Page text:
Treehouses, Huts and Forts

I chose to review this book because I love building things, and I wanted to share my enthusiasm with the zero people who actually read these posts. All my life I have built things, and I actually built a treehouse in Maine once.

How to Build Treehouses, Huts, and Forts gives you step-by-step instructions to build all sorts of shelters. For treehouses, it gives you instructions on how to pick the right tree, how to make the platforms and floors, as well as some carpentry tips. After that, it gives you materials lists and how-tos for the more difficult parts of the different builds. The book also tells you how to make a catapult, tennis ball cannon, and treasure chest, along with several snow forts.

One of the treehouses in the book is a Mountain Stream Hut. It is basically a bridge with a roof over the center. I really like it due to its simplicity and practicality. It can be used as a bridge for hikers and backpackers, or even an overnight shelter. And, as the book points out, if you build it in some woods, you can cut down a few trees to make it, rather than buying the supplies at a hardware store. I would really like to build this “hut” somewhere.

This book reminds me of several other books I have about building treehouses and huts because they are very similar in content, only with different house designs. I also have a book that doesn’t really tell you how to build treehouses but has many different pictures of awesome ones people have built. I have a treehouse book called Treehouses and Playhouses You Can Build by David and Jeanie Stiles, the same people who wrote this book.

I think the author of this book is trying to get kids outside and building things, and attempting to provide most of the important information that they would need.

This is a great book, from my treehouse loving, totally unbiased point of view. I would give it a solid six out of five, with an extra helping of maple syrup goodness. Hey, syrup comes from trees, I thought the joke might work.

Snow Crash

I was at Green Apple Books a little while ago and was browsing their science fiction section when I saw a book with a sword on the cover. I was like “ooh, a sword, and picked it up. The book was called Snow Crash, one of Neil Stephenson’s first books. I began reading it, and I really liked the futuristic-ness of it.

The book starts out in a world where cities have seceded and become corporation-run city-states. Outside of the city-states, you can pretty much do whatever you want. There is a virtual world called the Metaverse, where you can be safe from all the nasty bits of Reality, until someone programs a virtual information-virus that turns programmer’s brains to mush. The virus-makers then proceed to suck out all the blood of the programmers and use it to spread the virus to a ton of other people. They aren’t going to stop until the whole world is infected, and the only people who can stop them are the main character, Hiro Protagonist, a teenage delivery driver named Y.T., and a group of semi-special ops soldiers from the Mafia. The Mafia is a corporation that runs, among other things, a high-speed delivery pizza company.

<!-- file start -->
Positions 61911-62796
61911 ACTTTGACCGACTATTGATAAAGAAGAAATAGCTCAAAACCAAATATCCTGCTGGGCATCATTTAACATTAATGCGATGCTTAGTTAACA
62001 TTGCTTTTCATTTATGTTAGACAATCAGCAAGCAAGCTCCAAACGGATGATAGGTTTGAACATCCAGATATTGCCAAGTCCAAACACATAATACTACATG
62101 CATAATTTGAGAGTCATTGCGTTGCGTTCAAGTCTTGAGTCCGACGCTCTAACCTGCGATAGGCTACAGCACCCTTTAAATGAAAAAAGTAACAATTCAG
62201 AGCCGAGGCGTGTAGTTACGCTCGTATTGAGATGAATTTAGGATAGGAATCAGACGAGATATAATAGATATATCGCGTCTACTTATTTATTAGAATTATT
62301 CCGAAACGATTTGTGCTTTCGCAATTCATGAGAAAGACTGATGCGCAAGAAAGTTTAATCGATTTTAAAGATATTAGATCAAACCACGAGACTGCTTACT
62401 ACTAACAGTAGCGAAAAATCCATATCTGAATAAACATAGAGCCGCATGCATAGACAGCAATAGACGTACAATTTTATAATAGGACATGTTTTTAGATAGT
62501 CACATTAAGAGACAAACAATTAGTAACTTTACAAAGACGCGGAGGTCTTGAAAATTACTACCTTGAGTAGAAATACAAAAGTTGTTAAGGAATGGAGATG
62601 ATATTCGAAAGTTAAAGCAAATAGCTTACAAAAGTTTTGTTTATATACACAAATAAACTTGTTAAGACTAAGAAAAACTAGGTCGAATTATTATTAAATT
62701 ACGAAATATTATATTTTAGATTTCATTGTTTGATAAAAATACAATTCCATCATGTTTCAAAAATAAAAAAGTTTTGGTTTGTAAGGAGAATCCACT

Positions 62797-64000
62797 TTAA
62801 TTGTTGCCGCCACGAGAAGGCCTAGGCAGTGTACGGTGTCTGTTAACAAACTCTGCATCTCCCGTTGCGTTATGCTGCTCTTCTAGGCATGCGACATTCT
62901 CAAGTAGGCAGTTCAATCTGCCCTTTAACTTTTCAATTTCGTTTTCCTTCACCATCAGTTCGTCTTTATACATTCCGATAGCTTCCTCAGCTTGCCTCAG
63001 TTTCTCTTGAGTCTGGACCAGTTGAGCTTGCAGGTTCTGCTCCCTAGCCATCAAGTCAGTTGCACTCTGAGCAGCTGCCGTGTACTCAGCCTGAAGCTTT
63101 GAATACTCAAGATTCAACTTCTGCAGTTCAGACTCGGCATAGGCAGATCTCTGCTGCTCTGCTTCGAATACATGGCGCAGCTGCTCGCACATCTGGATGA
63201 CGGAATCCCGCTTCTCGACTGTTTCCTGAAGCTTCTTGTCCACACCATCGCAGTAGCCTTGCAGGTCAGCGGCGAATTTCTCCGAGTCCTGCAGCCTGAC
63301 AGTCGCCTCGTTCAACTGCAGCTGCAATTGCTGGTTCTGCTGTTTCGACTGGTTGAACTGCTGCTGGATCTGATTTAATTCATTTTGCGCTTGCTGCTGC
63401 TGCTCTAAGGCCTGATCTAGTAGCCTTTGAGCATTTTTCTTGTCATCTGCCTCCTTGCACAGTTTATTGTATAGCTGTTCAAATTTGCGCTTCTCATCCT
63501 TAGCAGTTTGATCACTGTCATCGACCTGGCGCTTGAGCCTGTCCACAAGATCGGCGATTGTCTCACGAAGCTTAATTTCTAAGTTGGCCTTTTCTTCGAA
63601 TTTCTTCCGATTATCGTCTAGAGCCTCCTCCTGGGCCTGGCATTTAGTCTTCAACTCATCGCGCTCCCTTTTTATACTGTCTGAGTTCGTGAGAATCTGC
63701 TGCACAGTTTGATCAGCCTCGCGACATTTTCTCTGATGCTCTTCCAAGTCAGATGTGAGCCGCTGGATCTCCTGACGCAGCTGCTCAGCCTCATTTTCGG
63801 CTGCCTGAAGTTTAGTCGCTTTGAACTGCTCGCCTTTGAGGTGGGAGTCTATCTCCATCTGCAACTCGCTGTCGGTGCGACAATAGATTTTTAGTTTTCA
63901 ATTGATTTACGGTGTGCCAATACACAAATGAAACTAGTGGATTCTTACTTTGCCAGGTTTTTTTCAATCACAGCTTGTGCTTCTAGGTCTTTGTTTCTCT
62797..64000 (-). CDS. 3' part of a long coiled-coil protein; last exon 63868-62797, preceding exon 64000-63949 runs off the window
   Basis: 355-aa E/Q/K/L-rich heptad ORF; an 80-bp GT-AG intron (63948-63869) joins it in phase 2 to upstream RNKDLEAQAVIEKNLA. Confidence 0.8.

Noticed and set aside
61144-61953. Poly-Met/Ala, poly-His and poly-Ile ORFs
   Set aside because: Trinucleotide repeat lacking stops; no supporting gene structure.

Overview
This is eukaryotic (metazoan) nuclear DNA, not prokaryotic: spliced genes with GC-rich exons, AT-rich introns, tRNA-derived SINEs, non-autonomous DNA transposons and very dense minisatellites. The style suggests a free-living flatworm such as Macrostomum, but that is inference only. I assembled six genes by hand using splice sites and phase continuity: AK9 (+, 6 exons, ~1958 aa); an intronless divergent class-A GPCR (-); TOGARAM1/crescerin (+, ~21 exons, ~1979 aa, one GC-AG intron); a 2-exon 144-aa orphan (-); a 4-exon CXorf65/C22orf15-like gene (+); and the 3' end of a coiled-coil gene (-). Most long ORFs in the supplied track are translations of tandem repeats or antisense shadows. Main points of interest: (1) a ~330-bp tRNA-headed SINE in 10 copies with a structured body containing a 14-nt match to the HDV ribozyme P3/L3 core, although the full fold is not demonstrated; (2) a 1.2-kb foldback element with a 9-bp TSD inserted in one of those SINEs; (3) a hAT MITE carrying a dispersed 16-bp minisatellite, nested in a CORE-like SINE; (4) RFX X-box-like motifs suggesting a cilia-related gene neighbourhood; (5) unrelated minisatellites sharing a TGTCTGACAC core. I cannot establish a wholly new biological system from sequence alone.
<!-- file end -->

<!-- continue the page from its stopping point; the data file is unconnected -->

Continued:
One of the characters in the book is a teenage girl who goes by Y.T, or Yours Truly, so you never know her real name. She is a Kourier, a kind of high-speed parcel-delivery person. Kouriers ride skateboards and use a “Magnapoon” or “poon” that magnetically latches on to vehicles to travel around and deliver things. I would like to meet her because she is confident and very snarky at times, but she is really nice underneath her cynical exterior.

This book is similar to The Giver, and The Hunger Games in that they are very futuristic and dystopian. Snow Crash was published originally in 1983, and so far the present is eerily similar to the future that the book talks about. Large companies and corporations control a lot of daily life, and can’t be punished or controlled easily. If we continue on this route, our country might end up like in the book.

The author is trying to give a warning as to what could happen in our high-tech future.

This book was really good but quite confusing. There were a lot of long words that even I, a person with a large vocabulary, didn’t understand. I could guess what most of them meant from context, but some I had to look up. I would recommend a minimum reading age of 13, just because the words are so big and the dialogue is hard to follow in some parts of the book due to the complex subject matter. Other than that, it is a great book and I would give it 4 out of 5 stars.

Dealing with Stress